For example, what if the power supplying a major hospital treating COVID-19 patients were to go out and there were no linemen to bring the system back online? Without these essential workers, the infrastructure that those on the front lines of the COVID-19 fight depend on, would be in big trouble. In order to maintain critical systems and equipment, it often means these employees are being exposed to both COVID hazards and electrical hazards. As you can imagine, there have been many questions about this, such as:


  • Can we wear N95 masks under arc flash PPE?
  • Can we share PPE?
  • Can PPE be disinfected? If so, what is the proper method for disinfecting PPE so it won’t have an effect on arc rating or flame resistance?


In these turbulent times we still want to make sure we’re protecting employees and providing a workplace that is free from known and recognized hazards.Recently, I had the opportunity to connect with a good friend of mine who just happens to know a lot about arc flash PPE and the science behind it. Hugh Hoagland is the Senior consultant at ArcWear and E-Hazard and has been in the business of testing the limits of arc and flame resistance personal protective equipment for a long time. As it turns out, Hugh has done some testing on what happens to an N95 mask under an arc-flash face shield and the effects of certain disinfecting cleaners on the FR and AR ratings of these garments.


Check out our conversation in the video below:



These are truly unprecedented times we are living in, and while no one has every answer, we do need to stay vigilant and put forth our best good-faith efforts to protect those who are keeping the world running. Even during all of this uncertainty, it’s good to know there are tests being conducted and data being translated to help put our minds at ease as we suit up to help others in the name of safety.  


Stay safe, stay healthy, and keep doing what we all do best.


As all of us continue to navigate the evolving situation with COVID-19, NFPA remains committed to supporting you with the resources you need to minimize risk and help prevent loss, injuries, and death from fire, electrical, and other hazards. For information on NFPA’s response to the coronavirus, please visit our webpage.


NFPA has also provided a wide range of resources that support fully operational fire and life safety systems, while balancing the realities of the current pandemic. Our goal is to support you and your work during this difficult time. How can we continue to help? Take our short survey and tell us what you think.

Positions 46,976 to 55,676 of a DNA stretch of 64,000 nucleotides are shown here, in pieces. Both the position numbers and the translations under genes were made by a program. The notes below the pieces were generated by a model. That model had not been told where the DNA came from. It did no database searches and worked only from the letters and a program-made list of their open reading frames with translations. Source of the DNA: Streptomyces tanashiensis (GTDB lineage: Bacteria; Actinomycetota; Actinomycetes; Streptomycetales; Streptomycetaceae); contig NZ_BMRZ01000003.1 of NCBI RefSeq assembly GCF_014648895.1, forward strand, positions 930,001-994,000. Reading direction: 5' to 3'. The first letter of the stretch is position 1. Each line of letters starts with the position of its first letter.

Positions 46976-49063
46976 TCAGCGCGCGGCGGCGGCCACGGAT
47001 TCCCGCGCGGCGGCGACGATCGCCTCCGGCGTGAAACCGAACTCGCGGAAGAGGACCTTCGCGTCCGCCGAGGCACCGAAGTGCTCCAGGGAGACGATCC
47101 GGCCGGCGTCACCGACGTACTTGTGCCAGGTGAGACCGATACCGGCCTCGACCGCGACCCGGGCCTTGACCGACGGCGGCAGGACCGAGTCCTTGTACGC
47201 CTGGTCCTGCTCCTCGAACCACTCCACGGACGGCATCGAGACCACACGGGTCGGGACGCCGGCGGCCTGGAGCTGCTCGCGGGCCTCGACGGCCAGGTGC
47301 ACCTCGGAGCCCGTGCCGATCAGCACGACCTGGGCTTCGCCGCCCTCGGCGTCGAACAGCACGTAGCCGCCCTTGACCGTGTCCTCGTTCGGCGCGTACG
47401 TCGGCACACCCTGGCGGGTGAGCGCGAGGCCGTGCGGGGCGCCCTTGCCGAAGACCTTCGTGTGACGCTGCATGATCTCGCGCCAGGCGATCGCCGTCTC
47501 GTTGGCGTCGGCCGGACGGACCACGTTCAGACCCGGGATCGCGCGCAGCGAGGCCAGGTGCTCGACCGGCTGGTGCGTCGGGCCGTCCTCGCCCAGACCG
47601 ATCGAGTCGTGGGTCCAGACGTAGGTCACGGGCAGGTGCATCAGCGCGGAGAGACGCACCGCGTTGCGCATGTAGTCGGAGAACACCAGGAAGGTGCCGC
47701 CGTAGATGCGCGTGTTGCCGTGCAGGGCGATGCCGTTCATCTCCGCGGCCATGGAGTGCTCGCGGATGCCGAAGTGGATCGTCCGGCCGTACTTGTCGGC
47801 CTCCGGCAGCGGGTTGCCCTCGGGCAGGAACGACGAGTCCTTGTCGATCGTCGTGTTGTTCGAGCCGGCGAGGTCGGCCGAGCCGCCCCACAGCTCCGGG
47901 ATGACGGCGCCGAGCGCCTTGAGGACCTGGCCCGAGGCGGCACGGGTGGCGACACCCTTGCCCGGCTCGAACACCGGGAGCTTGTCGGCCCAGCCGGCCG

The National Fire Protection Association (NFPA) has released two new online learning courses, Life Safety and Fire Protection Systems Fundamentals and NFPA 25 ITM of Water-Based Fire Protection Systems. The new offerings are perfect for workers that have been furloughed, professionals toiling remotely, and engineering students and others looking to expand their understanding of building systems while at home quarantining.


“NFPA stakeholders skilling up for when they return to their jobs is a silver lining to the COVID-19 pandemic. Their investment in learning more about fire and life safety now will, no doubt, benefit themselves, their company, and their customers in the future,” Bartholomew Jae, director of NFPA Education & Development said. Building owners, facility managers, commercial insurance agents, electrical workers, contract fire protection system installers, construction personnel, aspiring engineers, regulators, employers who oversee building and life safety professionals, and those interested in pursuing careers in the built environment will find value in these new programs.


Life Safety and Fire Protection Systems Fundamentals is being offered for the first time. It is a two-hour high-level course that is unlike most NFPA training. The curriculum does not entail a deep dive on codes, but rather explains how various codes (NFPA and others) impact these systems. The course is meant to introduce students to key concepts and terminology; and provide a broad understanding of egress, building systems, occupancy and use, building rehabilitation, emergency planning, detection and alarms, and sprinkler systems. The self-paced program includes expert-developed content, videos, and interactive exercises; and follows a worker who is reviewing various facility systems and the impact that they have on fire and life safety.


NFPA 25: Inspection, Testing, and Maintenance of Water-Based Fire Protection Systems has been updated to include the latest revisions to NFPA 25. The three-part, three-hour, self-paced training covers everything for maintaining water-based fire protection systems including sprinklers, fire pumps, water tanks and more. This course is designed to help building owners and managers, installers, contractors, enforcement officials, and anyone with a role in ITM maintenance save time and money; and perform their job duties to a higher standard. It features a combination of procedural videos, custom animation components, and interactive activities where the stakeholder can navigate through different ITM scenarios.


A certificate of completion and CEUs will be awarded after successful completion of each course.